they develop into communities and then systems.
Yet much of the current
work on networks displays old paradigm bias. In social network analysis,
physical representations of the network are created by mapping
relationships. This is useful for convincing people that networks exist,
and people are often fascinated to see the network made visible. Other
network analysts name roles played by members of the network or make
distinctions between different parts of the network, such as core and
periphery. It may not be the intent of these researchers, but their work
is often used by leaders to find ways to manipulate the network, to use
it in a traditional and controlling way.
What’s missing in these
analyses is an exploration of the dynamics of networks:
- Why do networks form?
What are the conditions that support their creation?
- What keeps a network
alive and growing? What keeps members connected?
- What type of leadership
is required? Why do people become leaders?
- What type of leadership
interferes with or destroys the network?
- What happens after a
healthy network forms? What’s next?
- If we understand these
dynamics and the lifecycle of emergence, what can we do as leaders,
activists and social entrepreneurs to intentionally foster emergence?
What is Emergence?
Emergence violates so many
of our Western assumptions of how change happens that it often takes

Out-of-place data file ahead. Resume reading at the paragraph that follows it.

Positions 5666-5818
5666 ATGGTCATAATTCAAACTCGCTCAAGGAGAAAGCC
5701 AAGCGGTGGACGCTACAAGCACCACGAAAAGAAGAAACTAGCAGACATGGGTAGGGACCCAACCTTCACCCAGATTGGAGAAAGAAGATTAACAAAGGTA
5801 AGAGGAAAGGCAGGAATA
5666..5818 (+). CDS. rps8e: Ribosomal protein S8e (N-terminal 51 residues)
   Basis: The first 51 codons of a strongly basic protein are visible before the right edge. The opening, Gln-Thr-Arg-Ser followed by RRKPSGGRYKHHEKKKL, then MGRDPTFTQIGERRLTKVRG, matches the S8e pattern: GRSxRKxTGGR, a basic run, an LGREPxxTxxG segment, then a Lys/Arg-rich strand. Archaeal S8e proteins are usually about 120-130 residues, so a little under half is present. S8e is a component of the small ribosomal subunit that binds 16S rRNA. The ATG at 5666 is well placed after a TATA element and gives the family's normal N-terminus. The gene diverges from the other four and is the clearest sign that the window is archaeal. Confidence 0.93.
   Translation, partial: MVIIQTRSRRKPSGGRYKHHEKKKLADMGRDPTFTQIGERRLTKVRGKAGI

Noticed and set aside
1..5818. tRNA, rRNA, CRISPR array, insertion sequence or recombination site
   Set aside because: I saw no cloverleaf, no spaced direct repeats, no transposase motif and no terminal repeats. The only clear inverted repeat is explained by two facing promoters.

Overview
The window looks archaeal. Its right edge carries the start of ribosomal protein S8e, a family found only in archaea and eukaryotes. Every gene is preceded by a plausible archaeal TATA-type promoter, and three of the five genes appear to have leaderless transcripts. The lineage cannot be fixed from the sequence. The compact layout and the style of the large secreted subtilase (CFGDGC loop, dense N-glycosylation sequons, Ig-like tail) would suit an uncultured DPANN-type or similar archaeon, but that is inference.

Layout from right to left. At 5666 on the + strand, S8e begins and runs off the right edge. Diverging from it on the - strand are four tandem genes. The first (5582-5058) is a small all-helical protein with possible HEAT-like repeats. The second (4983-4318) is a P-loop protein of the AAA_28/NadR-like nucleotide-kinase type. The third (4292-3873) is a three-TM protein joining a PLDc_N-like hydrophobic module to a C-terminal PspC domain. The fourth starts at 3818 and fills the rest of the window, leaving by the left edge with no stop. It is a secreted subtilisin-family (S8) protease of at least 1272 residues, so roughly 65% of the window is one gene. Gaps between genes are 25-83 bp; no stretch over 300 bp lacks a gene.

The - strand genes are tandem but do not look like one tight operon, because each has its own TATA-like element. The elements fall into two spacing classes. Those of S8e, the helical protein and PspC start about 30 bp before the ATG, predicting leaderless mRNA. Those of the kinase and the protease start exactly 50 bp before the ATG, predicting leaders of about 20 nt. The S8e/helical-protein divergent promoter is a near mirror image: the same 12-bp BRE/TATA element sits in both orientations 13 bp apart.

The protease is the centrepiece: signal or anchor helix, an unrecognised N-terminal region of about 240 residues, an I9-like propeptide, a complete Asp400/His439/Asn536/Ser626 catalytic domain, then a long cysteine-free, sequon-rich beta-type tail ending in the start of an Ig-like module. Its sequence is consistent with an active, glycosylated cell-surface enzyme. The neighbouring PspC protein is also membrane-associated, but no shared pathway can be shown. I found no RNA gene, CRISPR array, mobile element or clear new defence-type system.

quite a while to understand it. In nature, change never happens as a
result of top-down, pre-conceived strategic plans, or from the mandate
of any single individual or boss. Change begins as local actions spring
up simultaneously in many different areas. If these changes remain
disconnected, nothing happens beyond each locale. However, when they
become connected, local actions can emerge as a powerful system with
influence at a more global or comprehensive level. (Global here means a
larger scale, not necessarily the entire planet.)
These powerful emergent
phenomena appear suddenly and surprisingly. Think about how the Berlin
Wall suddenly came down, how the Soviet Union ended, how corporate power
quickly came to dominate globally. In each case, there were many local
actions and decisions, most of which were invisible and unknown to each
other, and none of which was powerful enough by itself to create change.
But when these local changes coalesced, new power emerged. What could
not be accomplished by diplomacy, politics, protests, or strategy
suddenly happened. And when each materialized, most were surprised.
Emergent phenomena always have these characteristics: They exert much
more power than the sum of their parts; they always possess new
capacities different from the local actions that engendered them; they
always surprise us by their appearance.
It is important to note
that emergence always results in a powerful system that has many more
capacities than could ever be predicted by analyzing the individual
parts. We see this in the behavior of hive insects such as bees and
termites. Individual ants possess none of the intelligence or skills
that are in the hive. No matter how intently scientists study the
behavior of individual ants, they can never see the behavior of the
hive. Yet once the hive forms, each ant acts with the intelligence and
skillfulness of the whole.